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Strict Liability for Animals: A Dance with Dragons

30 May 2019

As the dust settles on the final season of HBO’s Game of Thrones, I think it is fair to say we are all asking ourselves the same question: When a dragon burns down a property, can the property owner recover damages?

Whilst the law of Westeros is vague at best on this subject, Scotland and England each have their own statute governing strict liability for animals (i.e. liability without proof of negligence). 

Michael Collins
Michael Collins
Associate

In Scotland, the Animals (Scotland) Act 1987 provides that an animal’s keeper has strict liability if the animal is of a species whose members are by their physical attributes or habits likely to injure severely, kill or cause damage.  Some species are deemed by the Act to have such attributes, e.g. dogs are deemed likely to injure, kill or cause damage by biting, savaging, attacking or harrying.  So when a dog bites a postman, the dog’s keeper has strict liability. 

By a curious omission the statute has no deeming provision for dragons.  However, it is probably safe to assume the court would decide a dragon is likely to injure severely, kill or cause damage by virtue of its physical attributes – most notably its ability to breathe fire.  We can therefore rest easy that the dragon’s keeper can be held strictly liable in Scotland.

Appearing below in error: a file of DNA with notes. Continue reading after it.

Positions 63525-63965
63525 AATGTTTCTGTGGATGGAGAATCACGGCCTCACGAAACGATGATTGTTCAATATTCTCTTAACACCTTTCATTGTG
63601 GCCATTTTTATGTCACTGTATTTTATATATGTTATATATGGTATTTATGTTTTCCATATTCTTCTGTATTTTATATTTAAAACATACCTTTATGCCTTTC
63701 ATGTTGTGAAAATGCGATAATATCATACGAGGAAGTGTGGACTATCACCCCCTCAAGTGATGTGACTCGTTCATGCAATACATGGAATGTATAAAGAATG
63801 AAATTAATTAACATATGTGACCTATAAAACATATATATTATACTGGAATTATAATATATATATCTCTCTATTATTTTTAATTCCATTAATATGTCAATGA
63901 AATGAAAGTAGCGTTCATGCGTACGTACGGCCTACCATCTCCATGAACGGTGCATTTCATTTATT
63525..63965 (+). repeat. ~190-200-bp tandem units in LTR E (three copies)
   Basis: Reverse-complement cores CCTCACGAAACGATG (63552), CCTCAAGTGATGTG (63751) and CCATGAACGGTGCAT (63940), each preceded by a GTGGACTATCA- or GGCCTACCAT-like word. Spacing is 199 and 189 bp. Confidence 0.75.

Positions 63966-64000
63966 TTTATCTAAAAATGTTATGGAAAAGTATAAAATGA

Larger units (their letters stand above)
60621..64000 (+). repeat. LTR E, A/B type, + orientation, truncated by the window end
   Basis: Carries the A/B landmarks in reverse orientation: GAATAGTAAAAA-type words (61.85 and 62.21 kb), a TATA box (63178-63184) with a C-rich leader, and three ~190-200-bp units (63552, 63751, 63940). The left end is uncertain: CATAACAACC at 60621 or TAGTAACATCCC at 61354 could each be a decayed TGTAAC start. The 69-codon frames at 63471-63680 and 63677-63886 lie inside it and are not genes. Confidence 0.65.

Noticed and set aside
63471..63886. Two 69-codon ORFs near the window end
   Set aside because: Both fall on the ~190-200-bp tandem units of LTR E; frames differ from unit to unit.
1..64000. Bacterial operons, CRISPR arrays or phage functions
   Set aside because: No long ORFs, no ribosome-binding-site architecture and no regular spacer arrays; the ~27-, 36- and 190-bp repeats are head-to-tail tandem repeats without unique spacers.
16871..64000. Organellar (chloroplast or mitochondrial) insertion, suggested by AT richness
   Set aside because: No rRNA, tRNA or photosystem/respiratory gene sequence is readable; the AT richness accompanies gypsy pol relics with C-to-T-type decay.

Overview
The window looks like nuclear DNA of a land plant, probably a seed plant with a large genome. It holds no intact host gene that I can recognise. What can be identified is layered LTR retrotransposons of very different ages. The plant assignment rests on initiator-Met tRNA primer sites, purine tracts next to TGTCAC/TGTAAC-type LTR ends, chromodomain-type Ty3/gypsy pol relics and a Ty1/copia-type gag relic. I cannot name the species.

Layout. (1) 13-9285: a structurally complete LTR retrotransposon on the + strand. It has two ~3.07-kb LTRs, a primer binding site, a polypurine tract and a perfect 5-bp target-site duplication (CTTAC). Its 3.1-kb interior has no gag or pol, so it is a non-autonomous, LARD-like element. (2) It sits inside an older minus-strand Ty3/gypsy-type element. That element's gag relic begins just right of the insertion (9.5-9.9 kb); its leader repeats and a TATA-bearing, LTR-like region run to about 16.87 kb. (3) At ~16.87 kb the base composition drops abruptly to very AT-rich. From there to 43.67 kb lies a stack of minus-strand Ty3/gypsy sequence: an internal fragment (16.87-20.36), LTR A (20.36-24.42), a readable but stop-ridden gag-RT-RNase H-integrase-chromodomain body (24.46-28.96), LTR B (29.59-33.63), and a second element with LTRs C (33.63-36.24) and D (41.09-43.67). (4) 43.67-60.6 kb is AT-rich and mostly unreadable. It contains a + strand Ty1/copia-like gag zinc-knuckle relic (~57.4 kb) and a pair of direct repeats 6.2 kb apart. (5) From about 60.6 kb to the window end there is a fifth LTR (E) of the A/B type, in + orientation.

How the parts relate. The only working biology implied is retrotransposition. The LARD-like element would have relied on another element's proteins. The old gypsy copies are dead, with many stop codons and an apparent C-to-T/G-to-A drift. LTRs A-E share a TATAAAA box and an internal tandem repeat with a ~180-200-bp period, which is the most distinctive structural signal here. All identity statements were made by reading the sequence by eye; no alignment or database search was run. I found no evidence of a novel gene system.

In England, the Animals Act 1971 applies.  The animal’s keeper has strict liability if the animal is of a “dangerous species”, i.e. a species, sub-species or variety not commonly domesticated in the UK and Ireland, and whose fully grown animals have such characteristics that they are likely, unless restrained, to cause severe damage.  On the basis that dragons are not commonly domesticated on these shores, and fully grown they are likely to cause severe damage, English property owners can also hold the dragon’s keeper strictly liable.   

But what happens if GOT mania causes a large increase in dragon ownership in the UK?  This would have no effect on strict liability in Scotland, but in England dragons becoming commonly domesticated could see them no longer classified as a “dangerous species” (!)

For non-dangerous species, the 1971 Act still imposes strict liability in certain circumstances.  But unlike in Scotland, the focus is on the particular animal rather than the wider species.  Strict liability arises if:

  • the damage was of a kind which this particular animal was likely to cause if unrestrained, or which if caused by the animal was likely to be severe;
  • the likelihood of damage (or of it being severe) arises from characteristics of this particular animal which are not normally found in the species generally (or only found at particular times or in particular circumstances);
  • the characteristics of this particular animal were known to the keeper. 

There is strict liability under this provision if the particular animal causes damage by doing something which is not characteristic of its species generally.  So when a dog bites someone in England, the court will have to consider the particular dog, its species and the circumstances of the incident to decide whether the test is met.  As for our pet dragons, since raining fire from on high is a characteristic normally found in the species generally, there would be no strict liability for damage caused. 

In conclusion, whilst the law is well settled in the North, there may be a pressing need for law reform south of the border should dragons become commonly domesticated in the UK and Ireland.  On the other hand, that might be the least of our worries.    

Dracarys

Contact: Michael Collins, Associate mco@bto.co.uk T. 0141 221 8012

 

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